I need more alone time. On my own terms though. Is that too much to ask?

I don’t get enough alone time. I’ve written about this before. I’m one of those people who needs time by myself to keep my head on straight. I struggle with finding the time I need and balancing it with the time my husband and daughter need from me. Never mind work and home obligations.

I steal moments when I can. I sit for a few minutes on the couch in the basement after I’ve put the next load of never-ending laundry in the washing machine. When I run upstairs to get something, I take a little longer to find it so I can collect my thoughts. I even take extra time during my trips to the bathroom.

I am such a clichΓ©.

I get longer blocks of alone time by doing errands alone. I’ve never been much for going out on the weekends, but going to Walmart on a Friday or Saturday night just feels so lame. However, time alone is time alone, and I can think my own thoughts while pushing a grocery cart just as well as when I am somewhere less utilitarian. If I can’t be at the spa, I should at least get stuff done.

The best part of those trips are the driving. When I’m driving I feel like I’m free. I can go wherever I want. If I want to take the long way to get somewhere, I can. Of course with gas prices the way they are these days, I try to be efficient when driving out and about. No more trips around the block to finish singing along with that song on the radio. Errands still need to be done though so I still get some drive time alone.

I got more time alone than I bargained for when I was doing errands a couple Fridays ago. I was feeling really efficient as I had gotten lots done in a short amount of time. I was getting ready to head home when I turned the key in the ignition and the car wouldn’t start. I phoned Sean at home and he contacted CAA for me so they could see what was going on. (We figured it was battery issues, but the car had its battery replaced in February so we shouldn’t be having problems with a nearly new battery.) I sat in the car alone in the parking lot for 45 minutes or so while I waited for the CAA truck to show up. I watched the sky get dark. I played with my phone, but it didn’t have much battery left either so I didn’t want to overdo it.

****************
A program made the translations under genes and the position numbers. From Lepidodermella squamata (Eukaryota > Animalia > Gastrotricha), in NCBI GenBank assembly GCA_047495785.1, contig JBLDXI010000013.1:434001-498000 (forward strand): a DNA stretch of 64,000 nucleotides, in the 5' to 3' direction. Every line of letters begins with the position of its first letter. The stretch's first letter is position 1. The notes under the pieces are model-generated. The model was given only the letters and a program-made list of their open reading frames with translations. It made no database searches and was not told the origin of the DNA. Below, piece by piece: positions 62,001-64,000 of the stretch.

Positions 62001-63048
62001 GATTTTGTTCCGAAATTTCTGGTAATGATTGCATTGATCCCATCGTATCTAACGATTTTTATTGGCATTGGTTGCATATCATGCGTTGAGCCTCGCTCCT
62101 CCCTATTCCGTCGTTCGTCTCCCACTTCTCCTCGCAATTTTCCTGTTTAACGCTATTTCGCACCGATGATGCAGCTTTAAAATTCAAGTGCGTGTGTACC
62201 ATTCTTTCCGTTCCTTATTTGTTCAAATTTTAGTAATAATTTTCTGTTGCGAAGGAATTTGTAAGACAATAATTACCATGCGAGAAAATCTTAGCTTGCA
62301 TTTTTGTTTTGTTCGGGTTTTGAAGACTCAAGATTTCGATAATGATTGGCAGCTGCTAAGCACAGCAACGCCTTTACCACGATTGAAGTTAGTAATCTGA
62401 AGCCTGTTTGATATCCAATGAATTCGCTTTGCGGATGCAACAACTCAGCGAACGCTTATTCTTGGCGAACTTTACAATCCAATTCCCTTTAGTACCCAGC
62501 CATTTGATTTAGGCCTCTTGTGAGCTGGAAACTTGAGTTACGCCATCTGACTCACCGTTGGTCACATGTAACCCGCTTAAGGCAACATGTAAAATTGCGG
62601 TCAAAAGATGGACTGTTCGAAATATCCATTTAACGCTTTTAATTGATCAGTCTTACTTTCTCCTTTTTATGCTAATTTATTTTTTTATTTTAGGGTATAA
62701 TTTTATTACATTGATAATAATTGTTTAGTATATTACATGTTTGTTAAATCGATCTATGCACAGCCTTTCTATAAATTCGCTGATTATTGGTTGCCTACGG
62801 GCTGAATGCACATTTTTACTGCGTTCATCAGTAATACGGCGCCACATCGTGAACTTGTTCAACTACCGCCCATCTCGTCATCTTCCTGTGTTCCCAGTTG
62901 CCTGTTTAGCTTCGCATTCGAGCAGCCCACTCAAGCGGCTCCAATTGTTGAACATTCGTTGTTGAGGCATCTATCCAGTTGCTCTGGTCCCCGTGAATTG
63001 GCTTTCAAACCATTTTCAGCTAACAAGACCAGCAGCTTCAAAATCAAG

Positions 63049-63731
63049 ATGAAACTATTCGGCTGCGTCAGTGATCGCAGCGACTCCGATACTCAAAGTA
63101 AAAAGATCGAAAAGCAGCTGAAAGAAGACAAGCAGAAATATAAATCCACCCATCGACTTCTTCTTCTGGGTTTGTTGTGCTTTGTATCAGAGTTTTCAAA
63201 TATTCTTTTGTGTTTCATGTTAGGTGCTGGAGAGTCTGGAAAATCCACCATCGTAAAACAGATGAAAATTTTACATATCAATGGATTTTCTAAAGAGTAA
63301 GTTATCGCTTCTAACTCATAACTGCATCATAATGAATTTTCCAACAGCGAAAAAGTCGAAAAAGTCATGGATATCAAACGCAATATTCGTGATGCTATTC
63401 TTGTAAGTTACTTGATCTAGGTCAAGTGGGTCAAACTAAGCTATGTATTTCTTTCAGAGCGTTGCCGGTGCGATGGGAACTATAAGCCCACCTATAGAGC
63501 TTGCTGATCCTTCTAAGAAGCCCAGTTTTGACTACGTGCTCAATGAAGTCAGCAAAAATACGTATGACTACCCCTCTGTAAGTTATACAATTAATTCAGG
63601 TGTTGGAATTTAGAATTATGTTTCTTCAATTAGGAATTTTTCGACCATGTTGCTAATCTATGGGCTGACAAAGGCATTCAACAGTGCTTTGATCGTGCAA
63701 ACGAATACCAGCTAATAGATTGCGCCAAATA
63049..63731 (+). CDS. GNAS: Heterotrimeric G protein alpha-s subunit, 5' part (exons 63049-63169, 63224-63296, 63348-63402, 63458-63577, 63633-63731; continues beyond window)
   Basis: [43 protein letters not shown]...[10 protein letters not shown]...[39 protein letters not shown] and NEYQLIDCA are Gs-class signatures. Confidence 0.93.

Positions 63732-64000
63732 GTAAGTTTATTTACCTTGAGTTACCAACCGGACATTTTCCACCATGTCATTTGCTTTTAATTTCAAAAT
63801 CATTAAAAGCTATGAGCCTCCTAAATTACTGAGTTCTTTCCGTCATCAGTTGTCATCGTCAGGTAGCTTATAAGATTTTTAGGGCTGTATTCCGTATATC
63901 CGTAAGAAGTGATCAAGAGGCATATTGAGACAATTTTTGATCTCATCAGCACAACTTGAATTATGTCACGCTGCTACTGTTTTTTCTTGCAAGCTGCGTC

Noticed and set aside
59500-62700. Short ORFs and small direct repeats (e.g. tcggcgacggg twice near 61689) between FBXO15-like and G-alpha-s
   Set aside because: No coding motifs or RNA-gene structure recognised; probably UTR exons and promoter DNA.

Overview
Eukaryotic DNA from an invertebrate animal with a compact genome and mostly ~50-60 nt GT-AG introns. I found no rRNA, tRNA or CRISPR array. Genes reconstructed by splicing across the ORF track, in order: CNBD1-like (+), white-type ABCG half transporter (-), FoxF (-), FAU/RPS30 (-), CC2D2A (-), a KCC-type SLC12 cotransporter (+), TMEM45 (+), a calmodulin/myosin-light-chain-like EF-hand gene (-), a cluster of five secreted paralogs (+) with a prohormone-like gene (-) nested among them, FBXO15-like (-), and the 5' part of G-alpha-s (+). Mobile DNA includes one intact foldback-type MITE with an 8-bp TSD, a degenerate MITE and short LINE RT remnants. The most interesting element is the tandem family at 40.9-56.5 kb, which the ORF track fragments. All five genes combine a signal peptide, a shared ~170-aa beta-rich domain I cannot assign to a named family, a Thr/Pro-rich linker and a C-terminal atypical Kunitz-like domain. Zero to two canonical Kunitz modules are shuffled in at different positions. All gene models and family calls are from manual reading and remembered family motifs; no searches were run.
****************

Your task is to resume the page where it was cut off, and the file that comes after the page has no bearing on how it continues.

So I sat with my thoughts. I people-watched. I worried about what could be wrong with the car.

I was alone. And all I wanted at that moment was to be home with a working car and to hang out with my husband for the rest of my evening. This was one of those moments that proves my belief that God has a sense of humor.

The CAA guy came and after he checked some stuff, got the car started. He said everything looked like it should and he wasn’t sure why the car hadn’t started. (I was sure I hadn’t left the phone charger plugged in.) He told me to drive around for about half an hour so the battery could charge itself back up.

I drove around with the radio turned up, singing along. Now that the car was behaving, I was feeling a little more carefree. I still breathed a huge sigh of relief when I pulled back into our driveway. I breathed an even bigger one when the car started up again ten minutes after I shut it off (instructions from the CAA guy).

I walked through the back door and gave Sean his now-cooling dinner (one of my errands). I was nearly 90 minutes later than I had planned to be. I was grateful for the forced time alone, but was doubly grateful to be back with my family.

I still stole a few minutes here and there while doing laundry that weekend. That’s just a given.

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Creative Commons Attribution-NonCommercial-NoDerivs 2.5 Canada
This work by Melissa Price-Mitchell is licensed under a Creative Commons Attribution-NonCommercial-NoDerivs 2.5 Canada.
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